There once was a time when consumers bought items out of necessity. For example, we used to buy outerwear for the sake of protecting ourselves from the elements; or we bought cell phones to stay in touch with our friends, family and acquaintances. And product design focused on an object's functionality and ability to efficiently serve a purpose.
Designers and entrepreneurs recognize the dual purpose an object serves. Not only are consumers looking for goods that satisfy a need, they also seek items that can be considered an extension of the buyer's personality.
Home buyers are always looking to balance function with design. "Everything from mixers, to cutting boards to dog bowls need to be cool and visually appealing and fashionable," remarks Doug Stein, founder and owner of Mad Style, an on-trend fashion and lifestyle brand. "Instead of hiding our home appliances in the cupboard or in our pantries, we find people treating their appliances and functional items as pieces of art that are meant to be displayed."
Entrepreneurs need to create with design in mind. In today's competitive market, almost 50% of new businesses will not survive longer than four years and failure could be attributed to multiple external factors. Survival in oversaturated markets depends heavily on a business' ability to differentiate themselves from the crowd; entrepreneurs need to find a way to appeal to their customer who are already used to some iteration of your product or service offering.
An industry that is supersaturated shouldn't be seen as a turn-off. Think of it this way: a market that has thousands of businesses vying for the top spot means that industry is healthy and in demand. In the automobile industry alone there are over 600 model vehicles a customer can choose from.
In 1950, there were only 65 models or so available, but since then we've seen the market expand and now consumers can choose from hundreds of options. In an oversaturated market, whoever adapts to consumer needs the best will outlast the competition.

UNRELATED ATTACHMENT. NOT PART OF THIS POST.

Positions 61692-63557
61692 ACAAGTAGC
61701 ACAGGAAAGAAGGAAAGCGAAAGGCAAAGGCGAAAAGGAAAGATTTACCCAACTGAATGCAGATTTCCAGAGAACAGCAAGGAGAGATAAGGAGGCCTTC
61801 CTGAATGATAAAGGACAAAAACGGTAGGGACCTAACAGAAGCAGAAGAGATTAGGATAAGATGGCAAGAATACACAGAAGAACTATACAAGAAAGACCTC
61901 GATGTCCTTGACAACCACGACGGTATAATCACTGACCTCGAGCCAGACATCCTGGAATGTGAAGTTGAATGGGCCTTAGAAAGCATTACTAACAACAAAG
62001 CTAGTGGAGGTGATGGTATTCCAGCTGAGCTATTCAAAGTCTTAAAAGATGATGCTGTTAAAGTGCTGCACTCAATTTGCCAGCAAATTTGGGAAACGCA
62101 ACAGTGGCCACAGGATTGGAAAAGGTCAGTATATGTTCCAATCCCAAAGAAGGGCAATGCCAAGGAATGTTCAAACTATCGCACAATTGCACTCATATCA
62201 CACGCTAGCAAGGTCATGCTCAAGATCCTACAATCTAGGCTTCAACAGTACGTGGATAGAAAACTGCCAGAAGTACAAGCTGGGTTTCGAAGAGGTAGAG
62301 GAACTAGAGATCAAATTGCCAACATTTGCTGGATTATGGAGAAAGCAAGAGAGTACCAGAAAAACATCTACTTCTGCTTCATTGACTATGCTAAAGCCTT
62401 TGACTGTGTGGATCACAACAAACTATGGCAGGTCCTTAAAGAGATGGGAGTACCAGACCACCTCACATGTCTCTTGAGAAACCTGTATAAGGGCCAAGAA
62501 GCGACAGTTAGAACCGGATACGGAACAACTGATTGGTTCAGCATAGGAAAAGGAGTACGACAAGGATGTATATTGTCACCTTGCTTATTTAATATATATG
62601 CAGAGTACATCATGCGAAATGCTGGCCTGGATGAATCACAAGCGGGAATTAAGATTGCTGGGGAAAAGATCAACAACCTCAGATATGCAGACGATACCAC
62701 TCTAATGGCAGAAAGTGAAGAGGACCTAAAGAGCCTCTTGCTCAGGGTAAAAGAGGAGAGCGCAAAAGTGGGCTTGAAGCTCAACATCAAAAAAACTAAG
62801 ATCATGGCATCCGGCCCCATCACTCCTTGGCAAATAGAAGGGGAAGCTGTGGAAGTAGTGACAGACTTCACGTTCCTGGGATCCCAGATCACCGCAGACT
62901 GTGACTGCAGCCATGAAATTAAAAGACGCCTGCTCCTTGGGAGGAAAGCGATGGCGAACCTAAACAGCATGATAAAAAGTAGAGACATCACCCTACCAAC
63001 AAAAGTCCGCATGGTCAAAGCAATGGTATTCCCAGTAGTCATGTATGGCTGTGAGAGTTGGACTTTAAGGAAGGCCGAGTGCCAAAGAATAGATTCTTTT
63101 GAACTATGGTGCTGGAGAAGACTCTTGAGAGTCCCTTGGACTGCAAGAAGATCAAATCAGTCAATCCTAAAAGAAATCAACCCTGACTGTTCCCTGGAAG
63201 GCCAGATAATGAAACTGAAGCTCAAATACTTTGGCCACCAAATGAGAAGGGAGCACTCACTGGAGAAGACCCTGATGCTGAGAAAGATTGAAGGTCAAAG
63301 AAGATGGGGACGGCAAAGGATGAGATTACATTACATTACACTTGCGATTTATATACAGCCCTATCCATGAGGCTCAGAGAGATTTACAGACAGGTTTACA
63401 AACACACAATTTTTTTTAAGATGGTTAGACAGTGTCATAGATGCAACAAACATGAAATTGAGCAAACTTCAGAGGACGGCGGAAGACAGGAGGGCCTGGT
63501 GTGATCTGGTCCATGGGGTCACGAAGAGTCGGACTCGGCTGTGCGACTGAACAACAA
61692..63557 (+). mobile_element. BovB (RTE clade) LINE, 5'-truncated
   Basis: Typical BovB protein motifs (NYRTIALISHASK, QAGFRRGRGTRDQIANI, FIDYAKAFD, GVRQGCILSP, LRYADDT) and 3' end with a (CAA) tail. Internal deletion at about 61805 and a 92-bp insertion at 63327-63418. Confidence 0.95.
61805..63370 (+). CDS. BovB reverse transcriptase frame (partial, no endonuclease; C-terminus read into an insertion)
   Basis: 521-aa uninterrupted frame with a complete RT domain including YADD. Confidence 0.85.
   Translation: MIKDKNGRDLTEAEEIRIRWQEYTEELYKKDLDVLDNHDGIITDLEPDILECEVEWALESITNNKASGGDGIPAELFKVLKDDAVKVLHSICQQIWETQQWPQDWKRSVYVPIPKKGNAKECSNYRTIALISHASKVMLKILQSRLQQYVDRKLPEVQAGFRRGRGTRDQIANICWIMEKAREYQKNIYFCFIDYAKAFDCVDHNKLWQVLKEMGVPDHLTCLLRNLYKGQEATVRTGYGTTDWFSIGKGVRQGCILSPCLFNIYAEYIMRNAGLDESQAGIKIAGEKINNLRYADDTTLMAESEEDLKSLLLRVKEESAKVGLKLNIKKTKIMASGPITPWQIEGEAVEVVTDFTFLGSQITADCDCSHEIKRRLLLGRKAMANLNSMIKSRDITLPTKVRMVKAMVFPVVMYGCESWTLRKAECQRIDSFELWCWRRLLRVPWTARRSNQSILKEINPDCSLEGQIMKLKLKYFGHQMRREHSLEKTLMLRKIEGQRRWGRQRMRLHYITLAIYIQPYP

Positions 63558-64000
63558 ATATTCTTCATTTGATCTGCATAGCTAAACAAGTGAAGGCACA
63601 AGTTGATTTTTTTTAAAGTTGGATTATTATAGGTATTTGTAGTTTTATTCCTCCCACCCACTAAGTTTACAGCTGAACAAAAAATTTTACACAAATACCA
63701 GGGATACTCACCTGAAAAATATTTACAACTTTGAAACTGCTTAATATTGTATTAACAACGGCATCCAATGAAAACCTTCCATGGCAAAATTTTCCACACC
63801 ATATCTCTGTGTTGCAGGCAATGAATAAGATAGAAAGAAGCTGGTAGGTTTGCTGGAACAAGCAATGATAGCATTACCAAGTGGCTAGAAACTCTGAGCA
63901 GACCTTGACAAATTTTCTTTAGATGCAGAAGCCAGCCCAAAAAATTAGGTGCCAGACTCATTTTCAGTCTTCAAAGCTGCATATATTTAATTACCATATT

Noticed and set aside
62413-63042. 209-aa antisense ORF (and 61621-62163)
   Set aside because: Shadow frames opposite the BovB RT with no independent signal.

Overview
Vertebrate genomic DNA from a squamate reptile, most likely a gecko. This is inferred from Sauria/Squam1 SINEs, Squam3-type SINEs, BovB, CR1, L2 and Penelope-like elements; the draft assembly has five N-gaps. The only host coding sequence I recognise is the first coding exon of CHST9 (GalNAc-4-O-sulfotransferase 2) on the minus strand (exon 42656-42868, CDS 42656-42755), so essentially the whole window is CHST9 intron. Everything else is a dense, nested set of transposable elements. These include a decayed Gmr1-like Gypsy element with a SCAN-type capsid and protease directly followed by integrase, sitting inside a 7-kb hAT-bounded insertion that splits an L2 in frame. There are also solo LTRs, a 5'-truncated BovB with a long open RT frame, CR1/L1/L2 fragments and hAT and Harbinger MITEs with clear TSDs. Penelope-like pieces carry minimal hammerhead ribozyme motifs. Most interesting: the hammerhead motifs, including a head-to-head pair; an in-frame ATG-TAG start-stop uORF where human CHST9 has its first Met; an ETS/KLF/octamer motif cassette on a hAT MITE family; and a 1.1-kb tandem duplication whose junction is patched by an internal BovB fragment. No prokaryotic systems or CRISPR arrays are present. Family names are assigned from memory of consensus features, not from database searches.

Businesses must be able to change. Customer needs can change on a dime, and companies who hope to survive the next five to 10 years have to be able to adapt and keep up with trends and expectations. Startups in particular have a slight upper hand when it comes to identifying and exploiting the gaps that established businesses have yet to notice; startups are less rigid and better able to pivot than big corporations.
Take, for example, the healthcare industry and the buying and selling of healthcare products. Previously, when a doctor told you to buy a humidifier, you bought one because you were told to do so and didn't pay much attention to what it looked like or how it fit into your home decor. Once you didn't need the humidifier anymore, you presumably stored it away. But what if that humidifier looked like a piece of art that could be displayed in your home or your bedroom?
Crane-USA set about rethinking the design of a humidifier and showing customers how functional items could be fun, cute and serve a purpose at the same time. This innovative company released their collection of whimsical animal humidifiers called "Adorables" to fit in a nursery-setting or a children's room. It was an idea that revolutionized how customers view functional items like humidifiers; now, customers can choose products that not only serve their actual purpose but can be viewed as an extension of a person's identity. "Design for better living is Crane's mantra," says Katie Sotor, VP of Marketing and co-founder of Crane. "We believe design is an attitude and the home is a expression of an individual style.
Crane products are good quality at an affordable price. Why purchase ordinary when you can purchase extraordinary. Style is a statement, a choice - even if all you need is way to relieve your dry skin or stuffy nose."
Something as simple as redesigning the way an item looks can open up a world of opportunity for a business. This is what is meant by change - in a highly competitive market, businesses need to change to meet the consumer need while also appealing to their desire to express who they are through their material goods. You could easily create something that is functional and works perfectly, but if it doesn't look visually stunning it may not be appealing to certain customers.
Industries today are saturated with businesses who are eager to launch the "next big thing". In order to stand out, you need to not only have a product that works great but is appealing to the customer in more ways than one. Design is more than just a product's functionality; it's also about looks and how a product will fit into a customer's lifestyle. In the case of standing out, looks can help launch your product to the front of the line.